SHEDDING POUNDS, GUILT & GRIEF

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March 10, 2012 - 12:00 AM

As Shandi Wrench’s life spiraled out of control so did her weight. Wrench added more than 350 pounds to her 5’8″ frame.
Food was her comfort.
“I don’t know exactly how much I weighed. My scale only went to 330 pounds and I know I weighed at least 20 more pounds than the scales could register,” she said.
At 31 and 160 pounds, Wrench said she is smaller today than when she was in elementary school.
Wrench’s grief – and battle with weight – started at an early age.
When she was nine, her father died leaving an emotional void in her life. To help ease her grief, Wrench’s mother gave her whatever she wanted – including food.
The family moved from Chetopa to Russel where Shandie found school to be a nightmare.
“Kids are so cruel. When the teachers weren’t around my classmates called me Shamu (the whale.) I wish they knew how hurtful that was,” Wrench said.
By the time Wrench was 12 her stepfather had died and once again food was used to help ease the pain.
“When I was 12, I weighed 212 pounds. My mom finally decided to put me on a diet, but I lost only 10 pounds and then began to gain even more weight back,” she said.
The family returned to Chetopa in 2003. In 2004 Wrench married.
Her weight continued to balloon and during her pregnancy she reached 295 pounds. Her daughter, Abiannia, was born in 2005.
The first five months of her daughter’s life was spent in and out of hospitals. Abiannia had been born with a heart defect which had required surgery and the only person who could hold her without her crying was her mother.
“I sat for hours holding Abby, and when I wasn’t holding her I was eating,” she said.
In 2006, tragedy again struck when Wrench’s husband died.
More eating ensued until Wrench found the excess weight was keeping her from playing with her daughter.
“If I tried to run across the yard with Abby I couldn’t breathe,” she said.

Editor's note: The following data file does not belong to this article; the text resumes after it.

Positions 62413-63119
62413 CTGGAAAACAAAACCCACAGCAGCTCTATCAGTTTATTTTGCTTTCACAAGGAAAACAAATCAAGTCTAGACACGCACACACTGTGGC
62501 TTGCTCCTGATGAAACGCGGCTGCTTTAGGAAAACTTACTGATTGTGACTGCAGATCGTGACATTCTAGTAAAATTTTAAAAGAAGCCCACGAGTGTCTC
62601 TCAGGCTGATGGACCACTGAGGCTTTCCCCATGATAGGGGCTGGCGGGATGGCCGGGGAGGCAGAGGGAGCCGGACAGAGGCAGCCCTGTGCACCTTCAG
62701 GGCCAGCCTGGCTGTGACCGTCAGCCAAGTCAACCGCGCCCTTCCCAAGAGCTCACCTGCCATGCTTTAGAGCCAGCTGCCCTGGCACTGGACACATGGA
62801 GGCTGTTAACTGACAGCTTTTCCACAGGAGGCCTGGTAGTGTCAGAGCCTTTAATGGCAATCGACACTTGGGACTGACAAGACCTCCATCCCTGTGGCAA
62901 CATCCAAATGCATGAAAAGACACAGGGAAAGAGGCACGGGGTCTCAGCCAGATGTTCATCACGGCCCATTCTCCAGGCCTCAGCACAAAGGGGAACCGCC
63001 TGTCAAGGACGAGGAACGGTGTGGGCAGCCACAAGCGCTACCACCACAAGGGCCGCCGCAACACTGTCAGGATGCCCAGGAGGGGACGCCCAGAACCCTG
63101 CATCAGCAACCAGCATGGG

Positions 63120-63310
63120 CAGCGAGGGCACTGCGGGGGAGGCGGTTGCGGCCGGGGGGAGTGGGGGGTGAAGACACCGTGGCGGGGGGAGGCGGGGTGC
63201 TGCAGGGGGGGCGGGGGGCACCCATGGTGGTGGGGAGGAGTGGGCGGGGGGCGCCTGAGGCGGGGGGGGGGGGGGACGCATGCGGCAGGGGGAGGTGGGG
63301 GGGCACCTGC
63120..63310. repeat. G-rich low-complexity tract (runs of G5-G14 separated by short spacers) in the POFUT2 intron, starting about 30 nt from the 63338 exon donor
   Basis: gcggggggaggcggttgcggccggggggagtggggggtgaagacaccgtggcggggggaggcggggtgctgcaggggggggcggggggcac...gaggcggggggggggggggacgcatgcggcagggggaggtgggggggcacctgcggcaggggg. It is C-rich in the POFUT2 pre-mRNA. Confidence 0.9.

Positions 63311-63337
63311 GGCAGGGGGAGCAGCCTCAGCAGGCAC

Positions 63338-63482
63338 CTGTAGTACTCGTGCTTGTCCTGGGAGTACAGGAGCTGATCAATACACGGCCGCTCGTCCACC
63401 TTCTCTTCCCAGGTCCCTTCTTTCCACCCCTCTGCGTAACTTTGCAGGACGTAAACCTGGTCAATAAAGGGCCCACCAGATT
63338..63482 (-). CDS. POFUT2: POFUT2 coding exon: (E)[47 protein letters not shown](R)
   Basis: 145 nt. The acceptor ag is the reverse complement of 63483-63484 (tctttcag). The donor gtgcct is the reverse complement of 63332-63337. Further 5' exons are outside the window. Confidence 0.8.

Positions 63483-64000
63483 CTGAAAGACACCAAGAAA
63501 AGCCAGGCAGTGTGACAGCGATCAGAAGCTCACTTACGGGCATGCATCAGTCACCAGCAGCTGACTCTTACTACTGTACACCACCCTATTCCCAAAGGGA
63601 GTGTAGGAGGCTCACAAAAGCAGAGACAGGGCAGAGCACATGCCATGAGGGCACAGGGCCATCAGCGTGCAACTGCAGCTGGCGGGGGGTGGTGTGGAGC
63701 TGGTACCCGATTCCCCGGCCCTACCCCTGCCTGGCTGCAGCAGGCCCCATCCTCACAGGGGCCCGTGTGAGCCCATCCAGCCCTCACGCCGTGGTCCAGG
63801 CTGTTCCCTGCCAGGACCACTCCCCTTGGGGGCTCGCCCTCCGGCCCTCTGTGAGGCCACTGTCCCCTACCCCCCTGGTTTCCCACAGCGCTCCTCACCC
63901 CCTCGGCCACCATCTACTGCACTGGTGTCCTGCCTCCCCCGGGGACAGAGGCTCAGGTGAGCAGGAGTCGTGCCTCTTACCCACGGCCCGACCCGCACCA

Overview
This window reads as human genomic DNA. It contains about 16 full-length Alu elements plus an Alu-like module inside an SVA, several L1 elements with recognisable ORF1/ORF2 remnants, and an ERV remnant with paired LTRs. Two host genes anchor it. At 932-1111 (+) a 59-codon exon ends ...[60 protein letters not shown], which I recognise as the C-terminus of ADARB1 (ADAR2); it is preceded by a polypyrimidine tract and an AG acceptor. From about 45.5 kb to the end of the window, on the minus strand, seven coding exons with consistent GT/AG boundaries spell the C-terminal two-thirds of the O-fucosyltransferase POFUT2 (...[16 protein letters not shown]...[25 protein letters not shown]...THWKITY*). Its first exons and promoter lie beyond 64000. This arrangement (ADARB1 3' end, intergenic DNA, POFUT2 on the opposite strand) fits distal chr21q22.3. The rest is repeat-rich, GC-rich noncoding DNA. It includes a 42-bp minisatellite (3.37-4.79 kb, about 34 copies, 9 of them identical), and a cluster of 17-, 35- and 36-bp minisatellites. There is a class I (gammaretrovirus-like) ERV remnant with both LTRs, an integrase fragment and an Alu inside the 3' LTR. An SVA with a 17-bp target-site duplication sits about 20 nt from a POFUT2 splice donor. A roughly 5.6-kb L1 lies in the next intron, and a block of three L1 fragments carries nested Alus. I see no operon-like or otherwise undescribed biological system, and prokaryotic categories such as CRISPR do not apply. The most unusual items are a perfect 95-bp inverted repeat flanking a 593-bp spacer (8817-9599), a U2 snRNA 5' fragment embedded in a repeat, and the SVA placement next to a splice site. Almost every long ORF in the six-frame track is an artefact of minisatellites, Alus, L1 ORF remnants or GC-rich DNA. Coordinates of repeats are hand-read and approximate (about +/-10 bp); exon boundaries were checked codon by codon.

Wrench found her new work schedule of working nights and caring for her daughter during the day resulted in her eating less and she began to lose weight.
By 2009 she was down to 240 pounds and living in Iola. She and her daughter moved here for an employment opportunity, she said.
“What really started my weight loss was the 2010 Charley Melvin Mad Bomber Run For Your Life. I thought I can do this run,” she said.
Wrench began watching what she ate adding more fruits and vegetables and cutting out all her snacking. She went to the track to run and now can run 13 miles without a break.
Her biggest nemesis was Pepsi, she said, “I would drink at least a 12-pack a day.” Today she drinks at least two gallons of water a day.
“Last year I ran the Mad Bomber Run in a little over 30 minutes. This year I hope to do it in 27 minutes,” she said.

WRENCH EXERCISES five to six days a week. She runs for cardio and goes to the gym for strength training.
“I like to listen to my music and meditate while I exercise. I’m not there for a social life. I’m there to get healthy,” she said.
Every now and then she will give into a craving – she especially likes Chinese food – but dutifully goes to the gym the next day to work off the extra calories.
“I give myself rewards for reaching my goals, but it’s not with food. When I got serious about running I bought myself a good pair of running shoes. The same was true when I was 180 pounds. I told myself when I reached 160 I would buy myself a pair of designer jeans,” she said.
Wrench said she is much happier and confident today and is able to keep up with Abby.
Her next goal in life is to do the Iron Man Run in Hawaii.
“I know I can run and swim but it’s the bicycling that I have to work on,” she said.
Anyone can lose weight, she said, but it has to be for you and you have to be dedicated for the weight to come off.

 

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